Just over four months after launching its first media agency review in more than a decade, Sprint has chosen independent Horizon Media as its new media agency of record.
“Sprint is excited to partner with Horizon Media as its media agency of record,” said a representative in a statement. “Horizon Media’s innovative ideas and dynamic approach using traditional and emerging channels is a perfect fit for Sprint as we continue on our transformation. The agency’s unique and fresh perspective will support Sprint in an extremely competitive and continually evolving industry.”
“We’re incredibly proud to be working with Sprint,” added Horizon CEO Bill Koenigsberg, who described the partnership with “best-in-class creative agency of record Droga5” as “a great marriage,” adding, “We believe that we will be able to enhance Sprint’s business outcomes in a very positive way.”
Incumbent Mediavest defended its business in the review. One party with direct knowledge of the matter named the other finalists as WPP’s Mindshare and IPG’s UM.
According to multiple sources involved in the review who spoke to Adweek on condition of anonymity, Sprint made very specific cost-cutting requirements of the agencies involved—and Horizon won the review, in large part, because it was the only shop that could meet those demands. One party noted that, as of this morning, Sprint has yet to officially alert all the losing agencies, with one or more learning of its decision via Tuesday’s report in The Wall Street Journal.
Representatives from UM and Mediavest declined to comment for this story. Mindshare could not be reached for comment.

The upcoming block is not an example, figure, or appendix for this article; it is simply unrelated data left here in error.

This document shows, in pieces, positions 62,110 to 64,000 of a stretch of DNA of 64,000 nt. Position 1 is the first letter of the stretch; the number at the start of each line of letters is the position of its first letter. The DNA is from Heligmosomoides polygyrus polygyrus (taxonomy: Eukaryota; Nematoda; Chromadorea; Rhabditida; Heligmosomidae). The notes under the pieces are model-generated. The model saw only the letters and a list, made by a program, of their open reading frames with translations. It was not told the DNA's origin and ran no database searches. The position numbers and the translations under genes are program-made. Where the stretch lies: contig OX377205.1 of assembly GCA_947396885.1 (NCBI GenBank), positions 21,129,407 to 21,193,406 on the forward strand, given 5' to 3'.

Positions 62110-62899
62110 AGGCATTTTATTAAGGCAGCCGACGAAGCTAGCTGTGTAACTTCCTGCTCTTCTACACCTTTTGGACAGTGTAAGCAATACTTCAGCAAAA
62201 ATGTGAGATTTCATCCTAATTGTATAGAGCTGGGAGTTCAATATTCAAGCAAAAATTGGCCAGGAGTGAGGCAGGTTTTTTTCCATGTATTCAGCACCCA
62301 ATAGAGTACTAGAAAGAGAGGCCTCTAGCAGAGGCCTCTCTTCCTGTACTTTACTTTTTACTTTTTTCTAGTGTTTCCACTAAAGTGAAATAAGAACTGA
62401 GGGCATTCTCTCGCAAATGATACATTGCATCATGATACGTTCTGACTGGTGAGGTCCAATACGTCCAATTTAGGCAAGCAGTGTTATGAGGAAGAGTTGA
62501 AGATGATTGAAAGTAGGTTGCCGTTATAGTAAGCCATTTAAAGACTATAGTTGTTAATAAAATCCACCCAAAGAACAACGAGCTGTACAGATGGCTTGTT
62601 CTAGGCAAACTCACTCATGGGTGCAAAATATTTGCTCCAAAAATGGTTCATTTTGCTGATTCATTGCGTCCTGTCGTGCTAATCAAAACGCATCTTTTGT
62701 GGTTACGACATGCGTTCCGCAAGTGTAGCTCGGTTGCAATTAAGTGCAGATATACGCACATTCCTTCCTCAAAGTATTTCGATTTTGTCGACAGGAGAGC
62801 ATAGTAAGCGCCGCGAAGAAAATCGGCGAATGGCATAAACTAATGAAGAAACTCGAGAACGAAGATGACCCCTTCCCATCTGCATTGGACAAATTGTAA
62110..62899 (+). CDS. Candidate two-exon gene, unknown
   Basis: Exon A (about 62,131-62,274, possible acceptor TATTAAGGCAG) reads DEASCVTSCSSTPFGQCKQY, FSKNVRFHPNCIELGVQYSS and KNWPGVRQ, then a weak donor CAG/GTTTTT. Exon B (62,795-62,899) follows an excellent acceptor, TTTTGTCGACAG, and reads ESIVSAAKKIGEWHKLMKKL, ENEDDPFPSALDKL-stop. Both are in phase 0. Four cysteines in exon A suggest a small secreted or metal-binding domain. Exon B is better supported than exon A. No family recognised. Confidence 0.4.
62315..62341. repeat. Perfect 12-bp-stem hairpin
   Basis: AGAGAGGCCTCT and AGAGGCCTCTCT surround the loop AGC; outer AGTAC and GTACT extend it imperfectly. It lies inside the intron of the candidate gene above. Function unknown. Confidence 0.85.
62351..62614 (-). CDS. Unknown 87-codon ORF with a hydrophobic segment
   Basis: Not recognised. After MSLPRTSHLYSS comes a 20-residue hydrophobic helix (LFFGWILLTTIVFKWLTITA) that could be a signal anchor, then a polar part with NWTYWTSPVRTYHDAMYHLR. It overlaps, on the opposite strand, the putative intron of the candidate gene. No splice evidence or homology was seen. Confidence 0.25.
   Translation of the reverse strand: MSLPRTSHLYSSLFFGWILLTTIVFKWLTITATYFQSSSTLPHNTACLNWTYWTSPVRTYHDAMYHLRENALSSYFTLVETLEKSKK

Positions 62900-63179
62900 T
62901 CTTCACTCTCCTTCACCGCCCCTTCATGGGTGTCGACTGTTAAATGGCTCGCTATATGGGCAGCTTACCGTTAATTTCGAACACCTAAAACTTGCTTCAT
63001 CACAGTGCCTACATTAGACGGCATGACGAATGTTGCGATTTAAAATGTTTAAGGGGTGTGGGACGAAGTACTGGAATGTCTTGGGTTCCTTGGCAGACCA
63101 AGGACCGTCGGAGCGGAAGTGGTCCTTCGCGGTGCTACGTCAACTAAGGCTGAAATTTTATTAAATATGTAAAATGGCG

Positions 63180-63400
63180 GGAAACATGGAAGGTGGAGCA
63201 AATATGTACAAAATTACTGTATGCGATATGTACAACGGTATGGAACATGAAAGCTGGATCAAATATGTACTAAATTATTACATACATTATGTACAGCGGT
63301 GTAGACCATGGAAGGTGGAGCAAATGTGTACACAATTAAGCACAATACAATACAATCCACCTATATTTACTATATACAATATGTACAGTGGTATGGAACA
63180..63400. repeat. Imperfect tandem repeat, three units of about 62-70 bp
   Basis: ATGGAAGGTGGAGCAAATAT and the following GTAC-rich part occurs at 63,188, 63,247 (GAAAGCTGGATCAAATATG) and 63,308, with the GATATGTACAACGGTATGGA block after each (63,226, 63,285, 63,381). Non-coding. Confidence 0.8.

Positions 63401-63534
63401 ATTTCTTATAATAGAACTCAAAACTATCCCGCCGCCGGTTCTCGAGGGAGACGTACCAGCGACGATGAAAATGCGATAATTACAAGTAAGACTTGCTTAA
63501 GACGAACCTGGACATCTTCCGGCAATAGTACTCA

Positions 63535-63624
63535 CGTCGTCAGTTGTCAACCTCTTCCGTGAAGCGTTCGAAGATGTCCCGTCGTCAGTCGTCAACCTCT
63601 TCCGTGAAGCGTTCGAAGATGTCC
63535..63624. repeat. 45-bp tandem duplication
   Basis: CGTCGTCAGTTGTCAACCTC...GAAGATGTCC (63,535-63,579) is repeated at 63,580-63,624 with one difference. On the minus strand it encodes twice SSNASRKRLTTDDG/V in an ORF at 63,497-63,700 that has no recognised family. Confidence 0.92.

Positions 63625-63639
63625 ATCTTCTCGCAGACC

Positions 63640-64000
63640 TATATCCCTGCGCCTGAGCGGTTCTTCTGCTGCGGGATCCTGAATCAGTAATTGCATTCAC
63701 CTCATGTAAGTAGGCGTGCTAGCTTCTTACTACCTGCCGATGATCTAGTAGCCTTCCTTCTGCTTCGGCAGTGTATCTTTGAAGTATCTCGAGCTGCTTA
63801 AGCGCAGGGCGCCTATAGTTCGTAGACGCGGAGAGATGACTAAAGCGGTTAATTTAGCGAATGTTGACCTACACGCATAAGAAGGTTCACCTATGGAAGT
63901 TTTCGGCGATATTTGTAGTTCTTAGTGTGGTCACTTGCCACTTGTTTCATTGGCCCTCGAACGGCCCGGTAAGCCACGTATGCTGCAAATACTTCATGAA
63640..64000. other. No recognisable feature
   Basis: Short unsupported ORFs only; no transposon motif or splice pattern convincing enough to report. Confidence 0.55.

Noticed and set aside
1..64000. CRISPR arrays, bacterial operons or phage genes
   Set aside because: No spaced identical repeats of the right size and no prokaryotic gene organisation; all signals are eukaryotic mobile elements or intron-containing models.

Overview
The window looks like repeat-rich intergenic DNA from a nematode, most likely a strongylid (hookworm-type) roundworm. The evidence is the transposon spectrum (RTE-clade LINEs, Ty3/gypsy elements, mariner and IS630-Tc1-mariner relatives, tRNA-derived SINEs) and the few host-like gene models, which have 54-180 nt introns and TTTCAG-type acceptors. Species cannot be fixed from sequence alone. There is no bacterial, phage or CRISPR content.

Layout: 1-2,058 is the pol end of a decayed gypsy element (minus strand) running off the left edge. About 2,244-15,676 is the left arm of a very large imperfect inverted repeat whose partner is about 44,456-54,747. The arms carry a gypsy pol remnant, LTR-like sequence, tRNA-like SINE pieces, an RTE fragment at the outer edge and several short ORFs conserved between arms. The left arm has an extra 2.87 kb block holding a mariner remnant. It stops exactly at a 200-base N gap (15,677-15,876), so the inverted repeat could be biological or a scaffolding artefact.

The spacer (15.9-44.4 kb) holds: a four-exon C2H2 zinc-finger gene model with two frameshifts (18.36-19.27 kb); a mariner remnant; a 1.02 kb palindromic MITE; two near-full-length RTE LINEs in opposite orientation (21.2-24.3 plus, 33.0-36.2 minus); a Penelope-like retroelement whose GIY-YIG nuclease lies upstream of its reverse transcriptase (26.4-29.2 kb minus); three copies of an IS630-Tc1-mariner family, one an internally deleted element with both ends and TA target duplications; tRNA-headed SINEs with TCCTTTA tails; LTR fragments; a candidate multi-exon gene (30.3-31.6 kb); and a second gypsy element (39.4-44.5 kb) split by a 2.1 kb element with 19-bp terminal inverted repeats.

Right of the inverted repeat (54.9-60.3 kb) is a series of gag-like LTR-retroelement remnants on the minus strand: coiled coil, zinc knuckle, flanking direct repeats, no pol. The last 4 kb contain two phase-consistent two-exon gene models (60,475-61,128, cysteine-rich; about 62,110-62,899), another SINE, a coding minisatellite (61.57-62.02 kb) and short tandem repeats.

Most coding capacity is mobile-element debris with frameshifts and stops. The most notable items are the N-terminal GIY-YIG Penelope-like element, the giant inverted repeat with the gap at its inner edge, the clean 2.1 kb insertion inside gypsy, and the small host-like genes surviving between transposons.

Koenigsberg responded to the cost claims by stating “the only demands the others could not meet which we did were the strategic ones in how we can accelerate positive business outcomes for Sprint. We are proud of the thinking we showed Sprint during the review and look forward to a great partnership.”
Sprint also declined to elaborate on its budgetary goals, but there is little doubt the telecom giant has been working to reduce its operating expenses for some time. According to analysts, the company is currently several billion dollars in debt, and CEO Marcelo Claure directly addressed a potential merger with rival T-Mobile this year.
According to the latest numbers from Kantar Media, Sprint cut its U.S. paid media spend from $782 million in 2015 to just under $700 million in 2016. These totals are both significantly lower than budget estimates the last time its media account went into review, which were well over $1 billion.
Prior to naming Droga5 as its new creative agency of record last November, Sprint took a significant portion of the business away from previous partner Deutsch by moving all production work to its in-house unit, Yellow Fan Studios. Just over two months ago, the company ended its five-year relationship with DigitasLBi Chicago, assigning all direct and email marketing work to its internal teams in yet another attempt to slash its marketing budget.